Examining patterns of component reading skill performance among struggling adult readers

Examining patterns of component reading skill performance among struggling adult readers

First Author: Mary Fernandes -- Georgia State University
Additional authors/chairs: 
Amani Talwar; Elizabeth Tighe
Keywords: Adult Literacy, Morphological Awareness, Latent profile analysis
Abstract / Summary: 

Purpose: The heterogeneity of struggling adult readers in terms of demographic factors (Lesgold & Welch-Ross, 2012) and variability in strengths and weaknesses of component reading skills (Nanda, Greenerg, & Morris, 2010) is well documented. Some recent work has explored the existence of distinct subgroups based on several component reading skills (e.g., decoding, fluency; Binder & Lee, 2012; MacArthur, Konold, Glutting, & Alamprese, 2012); however, little is known about the variability in metalinguistic skills (morphological awareness, phonological awareness, orthographic knowledge) among struggling adult readers. Latent Class Analysis (LCA) is one innovative method of identifying distinct, underlying classes within the data that are based on patterns of performance.

Method: Participants included 220 struggling adult readers who were largely native speakers of English. We conducted LCA on composite scores of phonological awareness, orthographic knowledge, morphological awareness, decoding, and oral vocabulary.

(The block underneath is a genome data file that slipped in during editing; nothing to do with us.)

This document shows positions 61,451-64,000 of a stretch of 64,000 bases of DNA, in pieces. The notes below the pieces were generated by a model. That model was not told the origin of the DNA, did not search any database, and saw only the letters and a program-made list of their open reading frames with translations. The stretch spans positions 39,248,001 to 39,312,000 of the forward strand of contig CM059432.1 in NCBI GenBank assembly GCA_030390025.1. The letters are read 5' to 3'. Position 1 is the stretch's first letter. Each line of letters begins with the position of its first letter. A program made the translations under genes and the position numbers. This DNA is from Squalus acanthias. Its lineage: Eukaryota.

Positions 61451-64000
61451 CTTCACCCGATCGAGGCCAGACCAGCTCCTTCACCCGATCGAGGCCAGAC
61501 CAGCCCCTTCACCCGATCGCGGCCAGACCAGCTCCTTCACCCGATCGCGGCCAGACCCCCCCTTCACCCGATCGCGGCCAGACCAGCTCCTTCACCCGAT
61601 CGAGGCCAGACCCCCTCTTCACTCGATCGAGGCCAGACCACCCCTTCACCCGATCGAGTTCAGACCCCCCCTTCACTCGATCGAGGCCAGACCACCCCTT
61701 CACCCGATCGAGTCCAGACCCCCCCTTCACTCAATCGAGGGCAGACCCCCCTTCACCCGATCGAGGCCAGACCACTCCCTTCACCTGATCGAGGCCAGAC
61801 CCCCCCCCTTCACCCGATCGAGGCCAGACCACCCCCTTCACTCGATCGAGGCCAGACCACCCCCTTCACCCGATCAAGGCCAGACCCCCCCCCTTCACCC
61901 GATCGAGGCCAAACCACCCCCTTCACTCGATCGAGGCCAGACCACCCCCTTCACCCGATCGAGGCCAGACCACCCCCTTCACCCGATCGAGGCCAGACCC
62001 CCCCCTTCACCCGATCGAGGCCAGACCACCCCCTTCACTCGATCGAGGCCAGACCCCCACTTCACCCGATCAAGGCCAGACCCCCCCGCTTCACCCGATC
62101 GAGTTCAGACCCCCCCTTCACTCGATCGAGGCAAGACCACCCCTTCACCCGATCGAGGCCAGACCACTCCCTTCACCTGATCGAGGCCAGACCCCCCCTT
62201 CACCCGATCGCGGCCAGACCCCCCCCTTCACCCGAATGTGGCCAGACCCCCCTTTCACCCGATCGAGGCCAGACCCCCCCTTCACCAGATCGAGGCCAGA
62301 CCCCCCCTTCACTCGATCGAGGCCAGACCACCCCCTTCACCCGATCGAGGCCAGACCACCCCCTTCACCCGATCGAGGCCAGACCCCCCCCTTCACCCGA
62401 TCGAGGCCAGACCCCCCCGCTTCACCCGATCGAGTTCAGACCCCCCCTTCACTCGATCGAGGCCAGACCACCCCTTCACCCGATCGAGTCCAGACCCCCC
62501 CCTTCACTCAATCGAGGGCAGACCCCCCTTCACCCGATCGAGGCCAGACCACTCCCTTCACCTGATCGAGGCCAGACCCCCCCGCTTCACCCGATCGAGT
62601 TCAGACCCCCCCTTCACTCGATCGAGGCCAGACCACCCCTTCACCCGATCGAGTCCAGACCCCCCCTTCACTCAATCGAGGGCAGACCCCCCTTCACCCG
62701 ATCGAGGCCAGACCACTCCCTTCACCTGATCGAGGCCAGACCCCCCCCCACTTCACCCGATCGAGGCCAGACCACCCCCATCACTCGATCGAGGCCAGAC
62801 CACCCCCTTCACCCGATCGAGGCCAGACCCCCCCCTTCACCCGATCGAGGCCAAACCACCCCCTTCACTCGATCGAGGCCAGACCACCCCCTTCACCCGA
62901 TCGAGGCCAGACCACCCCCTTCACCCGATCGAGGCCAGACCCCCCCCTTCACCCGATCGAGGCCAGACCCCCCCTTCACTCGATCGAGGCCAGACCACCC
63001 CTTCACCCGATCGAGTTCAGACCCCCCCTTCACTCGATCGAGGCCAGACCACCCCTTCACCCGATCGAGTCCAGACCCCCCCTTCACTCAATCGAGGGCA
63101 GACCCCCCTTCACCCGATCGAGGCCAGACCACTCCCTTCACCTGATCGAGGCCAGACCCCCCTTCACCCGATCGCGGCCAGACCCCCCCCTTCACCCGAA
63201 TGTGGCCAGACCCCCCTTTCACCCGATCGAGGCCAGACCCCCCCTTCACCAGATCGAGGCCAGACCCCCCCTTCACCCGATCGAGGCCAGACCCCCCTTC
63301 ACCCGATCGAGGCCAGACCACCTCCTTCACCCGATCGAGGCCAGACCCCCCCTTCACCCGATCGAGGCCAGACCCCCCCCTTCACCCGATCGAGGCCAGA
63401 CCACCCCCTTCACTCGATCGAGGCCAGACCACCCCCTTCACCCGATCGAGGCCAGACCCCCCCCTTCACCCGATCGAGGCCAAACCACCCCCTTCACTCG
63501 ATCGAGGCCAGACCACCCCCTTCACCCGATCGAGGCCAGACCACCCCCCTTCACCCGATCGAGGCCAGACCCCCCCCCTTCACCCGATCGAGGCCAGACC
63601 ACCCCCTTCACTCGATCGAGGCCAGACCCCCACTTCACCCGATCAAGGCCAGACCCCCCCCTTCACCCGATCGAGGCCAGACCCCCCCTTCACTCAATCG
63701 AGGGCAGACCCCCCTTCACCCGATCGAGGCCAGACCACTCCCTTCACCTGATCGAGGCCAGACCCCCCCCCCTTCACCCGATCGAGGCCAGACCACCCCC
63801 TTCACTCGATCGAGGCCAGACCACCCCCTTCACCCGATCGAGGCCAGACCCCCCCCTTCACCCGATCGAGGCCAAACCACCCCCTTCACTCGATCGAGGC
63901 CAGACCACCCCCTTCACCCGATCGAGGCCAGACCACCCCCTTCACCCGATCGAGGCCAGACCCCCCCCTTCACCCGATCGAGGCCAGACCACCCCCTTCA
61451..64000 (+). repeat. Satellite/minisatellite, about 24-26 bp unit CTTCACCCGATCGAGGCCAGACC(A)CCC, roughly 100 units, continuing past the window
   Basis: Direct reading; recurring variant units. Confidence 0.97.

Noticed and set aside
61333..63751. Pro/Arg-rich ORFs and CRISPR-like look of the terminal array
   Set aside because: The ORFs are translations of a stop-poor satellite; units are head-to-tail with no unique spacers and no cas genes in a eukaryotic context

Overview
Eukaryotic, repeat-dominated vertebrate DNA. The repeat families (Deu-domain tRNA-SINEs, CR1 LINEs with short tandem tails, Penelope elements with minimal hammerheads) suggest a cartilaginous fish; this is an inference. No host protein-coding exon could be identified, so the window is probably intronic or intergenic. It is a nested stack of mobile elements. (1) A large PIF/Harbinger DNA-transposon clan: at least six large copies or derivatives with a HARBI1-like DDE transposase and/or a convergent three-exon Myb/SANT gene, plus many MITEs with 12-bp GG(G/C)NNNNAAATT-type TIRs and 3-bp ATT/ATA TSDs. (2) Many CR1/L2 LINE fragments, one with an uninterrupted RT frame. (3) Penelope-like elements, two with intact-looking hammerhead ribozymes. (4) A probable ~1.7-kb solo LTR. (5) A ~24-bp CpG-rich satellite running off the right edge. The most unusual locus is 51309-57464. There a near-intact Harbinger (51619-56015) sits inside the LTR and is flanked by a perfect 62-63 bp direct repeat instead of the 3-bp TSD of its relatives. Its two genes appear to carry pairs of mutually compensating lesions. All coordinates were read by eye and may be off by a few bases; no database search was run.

Results: Three distinct latent classes were identified. One class of 79 individuals was relatively strong in all five skills; a second class of 108 individuals was average in all skills; and a final class of 33 individuals was relatively weak in all skills. Additionally, ANOVAs revealed that there were significant differences between classes in reading comprehension performance and age. A chi-square test of independence showed no significant relationship between class membership and gender.

Conclusions: The existence of three latent classes provides support for previous research demonstrating distinct subgroups among struggling adult readers. Further, the three groups show the most variability in morphological awareness, implicating this skill as a target of future intervention.